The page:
At the risk of sounding like a broken record, it should be said again that many poker players are incredibly generous people. Some give time and money to charity poker tournaments and events, while many more donate portions of their tournament winnings or simply donate in private.
Dan Smith is no strangers to charitable endeavors. He is a professional poker player who not only gives to various organizations but does the research to find out where the money is most needed and best used. One of the best resources for that process is Raising for Effective Giving (REG), which helps many poker players donate through the process of effective giving.
Smith teamed up with Dan Colman last year to match donations during the holidays, and they raised more than $210K for four organizations. This year, Smith is doing it alone and excited about the prospect of possibly raising as much as $350K to distribute to the nine charities he has chosen.
See last RT: @DanSmithHolla is doing a fund matching charity drive until the end of the year. Great way to make charity $ stretch & do more.— Kara Scott (@KaraOTR) November 15, 2016
Poker players and enthusiasts – or anyone, really – are invited to give to any of the nine charities Smith listed on his website. Upon receiving a receipt of the donation, simply send to email@example.com, and Smith will match it. For the most part, he will match the donation to the exact charity, but he does mention the option of taking some creative liberties. He wants to ensure that every organization receives a fair amount of money from the endeavor because “each charity has been great about responding to my calls/emails/questions in a timely manner and each one will receive at least a few thousand dollars.”
Smith isn’t asking people to donate blindly, as anyone with a question about a charity or the tax deduction for the donation need only ask. He has offered to do the research on their behalf. He is also researching being able to match cryptocurrency donations for those interested. And he is also willing to accept transfers to his Danny98765 PokerStars account, or cash or chips in Las Vegas, all of which will be donated on the person’s behalf and a receipt provided for tax purposes.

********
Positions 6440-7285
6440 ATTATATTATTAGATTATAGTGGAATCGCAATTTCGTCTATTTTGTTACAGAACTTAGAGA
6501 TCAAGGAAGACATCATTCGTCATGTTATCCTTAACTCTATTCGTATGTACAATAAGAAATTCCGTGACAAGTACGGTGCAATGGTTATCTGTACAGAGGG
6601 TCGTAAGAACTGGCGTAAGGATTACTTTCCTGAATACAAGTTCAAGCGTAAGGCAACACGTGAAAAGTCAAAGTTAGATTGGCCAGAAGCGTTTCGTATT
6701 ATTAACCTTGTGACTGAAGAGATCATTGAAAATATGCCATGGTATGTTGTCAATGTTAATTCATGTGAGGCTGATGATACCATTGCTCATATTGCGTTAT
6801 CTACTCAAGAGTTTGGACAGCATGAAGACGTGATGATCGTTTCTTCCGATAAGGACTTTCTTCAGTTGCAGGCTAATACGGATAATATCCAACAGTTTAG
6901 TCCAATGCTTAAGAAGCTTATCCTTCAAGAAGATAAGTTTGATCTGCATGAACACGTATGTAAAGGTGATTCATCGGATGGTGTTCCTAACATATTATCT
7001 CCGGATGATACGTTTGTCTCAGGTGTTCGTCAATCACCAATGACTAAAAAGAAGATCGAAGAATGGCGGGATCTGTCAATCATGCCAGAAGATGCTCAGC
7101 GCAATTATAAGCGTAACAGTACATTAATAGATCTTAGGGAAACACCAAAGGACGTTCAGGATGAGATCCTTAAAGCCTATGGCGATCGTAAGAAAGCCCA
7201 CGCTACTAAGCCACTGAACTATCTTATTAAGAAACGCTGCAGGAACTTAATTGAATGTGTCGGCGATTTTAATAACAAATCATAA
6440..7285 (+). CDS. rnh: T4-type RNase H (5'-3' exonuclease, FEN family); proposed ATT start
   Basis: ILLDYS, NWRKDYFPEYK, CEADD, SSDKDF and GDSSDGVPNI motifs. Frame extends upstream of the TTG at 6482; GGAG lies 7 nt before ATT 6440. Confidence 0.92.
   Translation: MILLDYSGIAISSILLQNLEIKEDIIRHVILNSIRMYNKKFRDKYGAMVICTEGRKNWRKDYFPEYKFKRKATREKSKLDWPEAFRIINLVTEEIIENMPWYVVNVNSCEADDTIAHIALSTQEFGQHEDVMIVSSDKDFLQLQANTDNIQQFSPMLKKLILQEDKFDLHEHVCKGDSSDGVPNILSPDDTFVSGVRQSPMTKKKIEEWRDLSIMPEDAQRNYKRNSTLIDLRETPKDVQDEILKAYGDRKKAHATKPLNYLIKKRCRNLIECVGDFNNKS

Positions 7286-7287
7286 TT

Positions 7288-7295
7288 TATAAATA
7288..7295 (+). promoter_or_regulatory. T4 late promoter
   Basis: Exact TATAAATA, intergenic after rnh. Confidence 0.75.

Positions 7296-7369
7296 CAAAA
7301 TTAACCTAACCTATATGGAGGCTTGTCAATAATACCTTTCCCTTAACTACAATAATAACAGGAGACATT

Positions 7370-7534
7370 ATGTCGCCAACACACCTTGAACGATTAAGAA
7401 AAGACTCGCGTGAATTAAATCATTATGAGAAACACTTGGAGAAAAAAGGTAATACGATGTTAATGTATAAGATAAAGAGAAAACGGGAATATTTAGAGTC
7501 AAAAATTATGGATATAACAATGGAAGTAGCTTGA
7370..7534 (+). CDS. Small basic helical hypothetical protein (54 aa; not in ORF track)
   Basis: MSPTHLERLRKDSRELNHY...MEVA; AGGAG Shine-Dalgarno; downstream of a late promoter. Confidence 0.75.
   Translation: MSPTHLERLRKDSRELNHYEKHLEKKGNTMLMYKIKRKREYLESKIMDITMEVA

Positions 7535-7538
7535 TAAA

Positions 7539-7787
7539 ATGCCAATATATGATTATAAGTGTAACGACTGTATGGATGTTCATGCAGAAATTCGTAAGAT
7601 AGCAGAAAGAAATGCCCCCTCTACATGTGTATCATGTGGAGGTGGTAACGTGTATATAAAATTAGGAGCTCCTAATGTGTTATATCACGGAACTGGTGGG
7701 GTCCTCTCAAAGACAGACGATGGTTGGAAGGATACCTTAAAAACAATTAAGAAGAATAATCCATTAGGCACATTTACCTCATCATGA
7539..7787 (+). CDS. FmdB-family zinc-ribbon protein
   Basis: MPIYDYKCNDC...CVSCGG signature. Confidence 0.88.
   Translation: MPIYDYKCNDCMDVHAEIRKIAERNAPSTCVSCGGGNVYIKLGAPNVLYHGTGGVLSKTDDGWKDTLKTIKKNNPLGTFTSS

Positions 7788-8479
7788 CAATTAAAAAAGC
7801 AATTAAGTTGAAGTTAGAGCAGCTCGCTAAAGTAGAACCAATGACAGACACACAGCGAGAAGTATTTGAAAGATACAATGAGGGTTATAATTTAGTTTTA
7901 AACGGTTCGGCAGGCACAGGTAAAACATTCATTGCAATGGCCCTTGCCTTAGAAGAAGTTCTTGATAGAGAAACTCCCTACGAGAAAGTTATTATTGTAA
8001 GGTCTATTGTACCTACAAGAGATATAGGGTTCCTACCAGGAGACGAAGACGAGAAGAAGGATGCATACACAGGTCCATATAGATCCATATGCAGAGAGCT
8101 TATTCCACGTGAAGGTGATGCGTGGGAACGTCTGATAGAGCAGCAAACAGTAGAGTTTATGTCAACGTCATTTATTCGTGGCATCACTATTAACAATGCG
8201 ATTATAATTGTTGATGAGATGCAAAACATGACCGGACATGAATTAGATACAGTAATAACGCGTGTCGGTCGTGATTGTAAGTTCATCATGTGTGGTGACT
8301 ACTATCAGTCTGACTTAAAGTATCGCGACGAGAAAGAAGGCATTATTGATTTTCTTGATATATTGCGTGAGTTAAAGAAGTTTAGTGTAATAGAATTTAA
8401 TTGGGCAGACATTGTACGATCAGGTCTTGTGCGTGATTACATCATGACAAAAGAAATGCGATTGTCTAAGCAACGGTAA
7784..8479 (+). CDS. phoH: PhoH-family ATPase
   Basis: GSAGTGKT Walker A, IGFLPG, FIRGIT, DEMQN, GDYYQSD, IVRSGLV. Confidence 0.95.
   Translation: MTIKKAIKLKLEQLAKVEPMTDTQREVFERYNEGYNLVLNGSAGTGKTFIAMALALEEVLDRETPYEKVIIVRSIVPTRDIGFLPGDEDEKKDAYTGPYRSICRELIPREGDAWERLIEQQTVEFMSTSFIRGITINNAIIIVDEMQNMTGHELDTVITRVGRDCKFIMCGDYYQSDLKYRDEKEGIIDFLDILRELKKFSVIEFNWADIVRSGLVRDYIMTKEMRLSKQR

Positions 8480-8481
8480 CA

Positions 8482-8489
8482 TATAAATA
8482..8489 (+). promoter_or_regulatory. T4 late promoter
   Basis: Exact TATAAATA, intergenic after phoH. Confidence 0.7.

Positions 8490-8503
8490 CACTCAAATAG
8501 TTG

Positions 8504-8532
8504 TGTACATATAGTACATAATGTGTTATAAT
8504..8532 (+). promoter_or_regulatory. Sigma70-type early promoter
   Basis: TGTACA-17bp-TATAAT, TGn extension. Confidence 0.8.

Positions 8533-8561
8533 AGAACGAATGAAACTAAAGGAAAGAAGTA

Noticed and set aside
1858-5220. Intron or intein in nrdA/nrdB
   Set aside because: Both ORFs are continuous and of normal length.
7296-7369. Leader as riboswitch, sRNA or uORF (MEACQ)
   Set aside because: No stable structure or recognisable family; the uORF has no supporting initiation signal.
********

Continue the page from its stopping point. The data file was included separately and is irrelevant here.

Smith separated the nine charities into three groups for the benefit of participants in the funds drive.
The first group offers two options ranked highly by GiveWell, an organization that researches nonprofits for the most effective giving opportunities.
- GiveWell: Donations are used where they are needed the most, recently focusing on village improvements in countries like Kenya and Uganda.
- Against Malaria Foundation: They try to prevent malaria infections and protect people who are most susceptible to it, as more than one million people die from it each year.
The second group is focused on the prison system in the United States and those who are disproportionately and negatively affected by it.
- Massachusetts Bail Fund: Funds are used to post bail of $500 or less per person so small offenses don’t keep people in jail until their court dates.
- Just City: The Memphis-based organization operates similarly to the Massachusetts Bail Fund.
- Liberation Prison Yoga: Meditation and yoga classes are organized for prisoners to improve their mental health and reduce suffering.
And the third group offers charity options that seek to fix the fundamental heart of certain problems instead of funding the results of it.
- Multidisciplinary Association for Psychedelic Studies (MAPS): Government-sanctioned research looks at the effects of certain psychedelics as treatments for post-traumatic stress disorder and anxiety.
- Zendo Project: This is a project by MAPS (listed above) to train professionals to deal with those on the psychedelic drugs.
- Open Philanthropy: Similar to GiveWell and working with them, this group researches to find the organizations that need help the most.
- org: Donations go to help fight global warming and other environmental dangers.
Lots of great causes out there, but I'm not adding more. Evaluating all these other charities would add lots of time on my end. Sorry.— Dan Smith (@DanSmithHolla) November 15, 2016